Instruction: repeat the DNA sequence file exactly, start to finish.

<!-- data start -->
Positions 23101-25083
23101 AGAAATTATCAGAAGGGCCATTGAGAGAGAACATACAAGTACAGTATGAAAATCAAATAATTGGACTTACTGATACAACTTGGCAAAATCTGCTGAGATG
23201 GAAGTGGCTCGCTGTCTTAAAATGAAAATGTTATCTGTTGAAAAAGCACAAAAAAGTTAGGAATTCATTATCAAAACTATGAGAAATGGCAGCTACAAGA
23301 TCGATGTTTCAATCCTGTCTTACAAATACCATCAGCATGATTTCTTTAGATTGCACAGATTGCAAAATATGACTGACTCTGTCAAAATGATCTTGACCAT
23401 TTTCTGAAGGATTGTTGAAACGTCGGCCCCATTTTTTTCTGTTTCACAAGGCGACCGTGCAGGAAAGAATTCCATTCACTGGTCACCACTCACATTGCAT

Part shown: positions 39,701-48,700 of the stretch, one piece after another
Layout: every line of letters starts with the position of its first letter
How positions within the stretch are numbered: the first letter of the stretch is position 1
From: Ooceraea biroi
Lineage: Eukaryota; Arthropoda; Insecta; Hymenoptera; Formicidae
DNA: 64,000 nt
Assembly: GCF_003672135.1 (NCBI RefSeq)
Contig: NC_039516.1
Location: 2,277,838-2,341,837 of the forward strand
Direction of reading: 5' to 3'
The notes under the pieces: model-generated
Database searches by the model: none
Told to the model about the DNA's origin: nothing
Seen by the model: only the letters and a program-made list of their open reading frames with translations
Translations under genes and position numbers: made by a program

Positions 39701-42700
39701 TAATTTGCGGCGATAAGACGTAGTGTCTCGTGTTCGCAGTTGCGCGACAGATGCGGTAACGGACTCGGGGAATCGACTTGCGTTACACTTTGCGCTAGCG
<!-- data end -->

Positions 23101-25083
23101 AGAAATTATCAGAAGGGCCATTGAGAGAGAACATACAAGTACAGTATGAAAATCAAATAATTGGACTTACTGATACAACTTGGCAAAATCTGCTGAGATG
23201 GAAGTGGCTCGCTGTCTTAAAATGAAAATGTTATCTGTTGAAAAAGCACAAAAAAGTTAGGAATTCATTATCAAAACTATGAGAAATGGCAGCTACAAGA
23301 TCGATGTTTCAATCCTGTCTTACAAATACCATCAGCATGATTTCTTTAGATTGCACAGATTGCAAAATATGACTGACTCTGTCAAAATGATCTTGACCAT
23401 TTTCTGAAGGATTGTTGAAACGTCGGCCCCATTTTTTTCTGTTTCACAAGGCGACCGTGCAGGAAAGAATTCCATTCACTGGTCACCACTCACATTGCAT

Part shown: positions 39,701-48,700 of the stretch, one piece after another
Layout: every line of letters starts with the position of its first letter
How positions within the stretch are numbered: the first letter of the stretch is position 1
From: Ooceraea biroi
Lineage: Eukaryota; Arthropoda; Insecta; Hymenoptera; Formicidae
DNA: 64,000 nt
Assembly: GCF_003672135.1 (NCBI RefSeq)
Contig: NC_039516.1
Location: 2,277,838-2,341,837 of the forward strand
Direction of reading: 5' to 3'
The notes under the pieces: model-generated
Database searches by the model: none
Told to the model about the DNA's origin: nothing
Seen by the model: only the letters and a program-made list of their open reading frames with translations
Translations under genes and position numbers: made by a program

Positions 39701-42700
39701 TAATTTGCGGCGATAAGACGTAGTGTCTCGTGTTCGCAGTTGCGCGACAGATGCGGTAACGGACTCGGGGAATCGACTTGCGTTACACTTTGCGCTAGCG